James, Brother of Jesus

  • Author: Pierre-Antoine Bernheim
  • Pub. Year: 1997
  • Language: English
  • Pages: 340
  • ISBN-10: 0334026954
  • ISBN-13: 9780334026952
  • Format: PDF*

James, the brother of Jesus, is a figure largely unknown to the majority of Christians. Doctrinally, the existence of a physical brother of Jesus — if this is what James was — is to say the least, an embarrassment. Furthermore, how he came to be head of the Jerusalem church so soon after the death of Jesus is shrouded in mystery. All this makes him a fascinating subject for a full-length study, all the more so since any attempt to answer the questions surrounding him necessarily leads to a wider investigation: of the nature of Judaism at the time of the birth of Christianity, of the person and message of Jesus, and of the earliest church. Here more attention than usual has to be paid to the perspectives of those who did not eventually come out on top and write the official Christian history.

Pierre-Antoine Bernheim is an expert and sure guide on all these questions, combining almost the style of a mystery writer with a clear grasp of the evidence and the results of wide research. He has a touch which many scholars can only envy. Those who have grown weary of the dullness of so much of current New Testament study and appreciate historical puzzles can for once simply sit back and enjoy following a great story-teller whose conclusions have serious implications, for all the lightness with which they are presented.

Most helpful reviews

A WONDERFUL DISCOVERY

By artyvaughan@yahoo.co.uk

Seldom have I enjoyed a book as much as I enjoyed this one. So much so that I feel compelled to reverse my prejudices and offer this on-line review. Pierre-Antoine Bernheim’s erudition and eloquence make this one the most gripping, surprising and rewarding histories that I have read in recent years. Jesus’s brother, James, for centuries reduced to a footnote in the history of Christianity, is brought to life with consumate skill by this author. Sifting through every shred of available evidence, Pierre-Antoine Bernheim manages to get closer than any exegete in our history to finding the answers to one of Christianity’s most elusive historical puzzles. Who was James, described by St Paul as “the brother of Lord”? Was he effectively first pope of the Christian Church shortly after the crucifixion? Was he even one of Jesus’ disciples? Why was he killed? What was his relationship like with Jesus? Why does the Catholic Church in particular play down the role of this seminal Christian? What makes a Jew? What does epipasm mean? Bernheim finds the answers to these and a thousand similar puzzles, writing in fluent prose, (beautifully translated from the original French by John Bowden), with an energy that never flags. As a scholar Bernheim leaves not a stone unturned in his exhaustive quest for the truth. He gives a fair hearing to all sides of all arguments. As a writer he ensures that this is a reading treat which can be enjoyed by anyone who feels the slightest atom of curiosity about the extraordinary historical enigmas of Jesus Christ and the early Christian church. What a feat! Bravo Bernheim!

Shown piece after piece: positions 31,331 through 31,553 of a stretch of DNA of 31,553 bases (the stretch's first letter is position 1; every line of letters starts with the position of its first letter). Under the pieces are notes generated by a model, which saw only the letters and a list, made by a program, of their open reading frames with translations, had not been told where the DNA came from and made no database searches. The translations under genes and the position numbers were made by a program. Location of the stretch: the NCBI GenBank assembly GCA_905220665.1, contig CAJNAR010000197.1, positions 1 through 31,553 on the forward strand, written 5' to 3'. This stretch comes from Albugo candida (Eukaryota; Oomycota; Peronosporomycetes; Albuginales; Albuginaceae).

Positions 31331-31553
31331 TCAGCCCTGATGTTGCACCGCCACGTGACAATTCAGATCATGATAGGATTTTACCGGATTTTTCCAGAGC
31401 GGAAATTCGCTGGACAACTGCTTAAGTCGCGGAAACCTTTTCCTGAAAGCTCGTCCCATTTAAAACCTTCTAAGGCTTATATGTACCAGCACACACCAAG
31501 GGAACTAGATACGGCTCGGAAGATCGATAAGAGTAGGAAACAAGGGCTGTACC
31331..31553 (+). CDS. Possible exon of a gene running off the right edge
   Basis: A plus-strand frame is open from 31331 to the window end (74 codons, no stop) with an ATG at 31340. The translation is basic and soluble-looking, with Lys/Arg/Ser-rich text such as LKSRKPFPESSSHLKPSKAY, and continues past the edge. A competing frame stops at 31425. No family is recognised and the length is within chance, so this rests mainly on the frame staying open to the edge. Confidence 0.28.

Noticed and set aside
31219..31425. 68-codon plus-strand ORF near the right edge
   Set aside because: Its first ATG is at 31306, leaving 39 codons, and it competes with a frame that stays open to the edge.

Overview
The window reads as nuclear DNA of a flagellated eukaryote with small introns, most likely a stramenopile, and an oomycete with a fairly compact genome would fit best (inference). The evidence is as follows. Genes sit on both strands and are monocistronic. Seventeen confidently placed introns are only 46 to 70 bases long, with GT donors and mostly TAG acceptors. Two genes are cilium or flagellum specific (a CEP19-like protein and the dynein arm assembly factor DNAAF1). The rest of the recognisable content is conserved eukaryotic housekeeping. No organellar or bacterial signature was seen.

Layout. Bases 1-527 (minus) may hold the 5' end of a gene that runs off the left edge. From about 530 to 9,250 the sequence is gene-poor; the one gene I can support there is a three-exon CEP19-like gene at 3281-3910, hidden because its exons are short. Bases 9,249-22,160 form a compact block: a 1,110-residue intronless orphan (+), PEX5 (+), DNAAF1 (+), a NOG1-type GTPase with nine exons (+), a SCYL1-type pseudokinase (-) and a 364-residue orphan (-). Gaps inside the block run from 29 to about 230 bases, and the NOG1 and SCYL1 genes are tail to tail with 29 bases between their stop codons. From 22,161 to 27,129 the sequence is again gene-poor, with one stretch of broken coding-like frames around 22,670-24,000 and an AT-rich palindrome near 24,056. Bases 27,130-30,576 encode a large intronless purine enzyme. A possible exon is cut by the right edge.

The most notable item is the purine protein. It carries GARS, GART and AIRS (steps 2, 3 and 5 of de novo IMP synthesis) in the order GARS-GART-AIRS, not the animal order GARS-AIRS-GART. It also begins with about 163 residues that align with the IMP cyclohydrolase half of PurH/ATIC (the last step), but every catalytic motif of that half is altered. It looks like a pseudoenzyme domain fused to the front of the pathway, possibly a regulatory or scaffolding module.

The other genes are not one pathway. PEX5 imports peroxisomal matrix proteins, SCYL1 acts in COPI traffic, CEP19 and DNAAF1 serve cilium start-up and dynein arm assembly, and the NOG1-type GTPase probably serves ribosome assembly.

A fresh look at the origins of the Christian Church

By Annabelle Whitestone

James, commonly knon as the Lord’s brother, has remained an elusive historical figure. New Testament and early Christian traditions suggest that he was the son of Mary and Joseph. However, he is often portrayed as Christ’s cousin to preserve the ideal of Mary’s virginity. Pierre-Antoine Bernheim has written a lively and well researched biography of this controversial character who played a crucial role, alongside Peter, in the early Church in Jerusalem. This book challenges our previous understanding of the origins of the Christian Church through the life of this enigmatic man who was almost written out of history.

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